Alliance Asymmetries

From  The secretary’s critique of Europe was aimed at what he sees as a potential hollowing out of the alliance if it does not have the capabilities and the structures to carry out missions such as the one in Afghanistan. And if one assumes that the future threats to NATO members are not going to be found so much in Europe but in other areas of the world such as Africa, the Middle East, and Asia, then the mission of the alliance needs to be correspondingly clarified.

Yet even if that is accomplished, there will still be questions about an issue which has been part of NATO since its inception: the asymmetry of burden sharing within the alliance…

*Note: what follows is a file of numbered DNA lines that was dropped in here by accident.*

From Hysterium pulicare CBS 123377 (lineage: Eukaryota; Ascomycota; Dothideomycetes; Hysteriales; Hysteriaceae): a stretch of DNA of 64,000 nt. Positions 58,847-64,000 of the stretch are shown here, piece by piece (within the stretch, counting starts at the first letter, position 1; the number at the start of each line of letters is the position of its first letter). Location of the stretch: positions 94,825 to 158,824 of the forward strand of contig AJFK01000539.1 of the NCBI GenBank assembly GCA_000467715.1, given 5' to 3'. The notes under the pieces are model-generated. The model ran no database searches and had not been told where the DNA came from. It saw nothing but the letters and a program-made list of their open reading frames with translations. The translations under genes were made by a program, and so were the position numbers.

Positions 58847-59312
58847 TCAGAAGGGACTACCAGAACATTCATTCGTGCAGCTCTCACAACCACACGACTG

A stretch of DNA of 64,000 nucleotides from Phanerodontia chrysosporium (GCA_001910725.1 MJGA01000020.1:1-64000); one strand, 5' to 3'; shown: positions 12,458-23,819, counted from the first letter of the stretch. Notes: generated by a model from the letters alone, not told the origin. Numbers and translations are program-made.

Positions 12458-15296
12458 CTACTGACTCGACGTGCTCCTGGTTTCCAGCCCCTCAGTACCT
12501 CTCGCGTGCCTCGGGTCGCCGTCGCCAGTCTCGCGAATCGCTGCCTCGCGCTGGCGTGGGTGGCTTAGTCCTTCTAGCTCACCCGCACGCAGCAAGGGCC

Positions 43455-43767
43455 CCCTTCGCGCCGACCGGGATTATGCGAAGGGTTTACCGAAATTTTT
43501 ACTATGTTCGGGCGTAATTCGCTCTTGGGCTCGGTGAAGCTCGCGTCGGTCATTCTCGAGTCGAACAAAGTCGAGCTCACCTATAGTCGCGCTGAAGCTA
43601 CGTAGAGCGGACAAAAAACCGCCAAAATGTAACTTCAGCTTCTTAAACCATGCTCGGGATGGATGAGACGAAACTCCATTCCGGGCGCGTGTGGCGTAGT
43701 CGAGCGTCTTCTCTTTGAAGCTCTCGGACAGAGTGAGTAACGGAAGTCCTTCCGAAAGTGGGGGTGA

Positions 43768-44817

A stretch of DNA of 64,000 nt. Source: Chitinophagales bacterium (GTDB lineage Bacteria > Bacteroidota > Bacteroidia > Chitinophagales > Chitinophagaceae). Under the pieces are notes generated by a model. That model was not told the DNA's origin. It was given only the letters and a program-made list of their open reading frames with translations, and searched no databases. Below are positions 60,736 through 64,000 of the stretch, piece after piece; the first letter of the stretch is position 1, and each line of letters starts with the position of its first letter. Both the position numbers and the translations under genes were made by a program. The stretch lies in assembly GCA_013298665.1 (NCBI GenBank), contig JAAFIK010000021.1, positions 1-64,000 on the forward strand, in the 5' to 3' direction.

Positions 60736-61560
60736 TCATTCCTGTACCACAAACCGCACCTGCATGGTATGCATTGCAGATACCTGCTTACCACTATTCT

If NATO’s future relevance is being measured by the success or failure of its engagement in Afghanistan, then it should also be measured by how the member nations view it as relevant to their own security. When it was founded, NATO was based on a commitment to collective defense. Today, the questions are: defense against what threats and with which tools? Once these tough issues are solved, we then need to decide how to share and sustain the burdens. That is not a new challenge, but it is getting more and more difficult to meet.  (photo: NATO)

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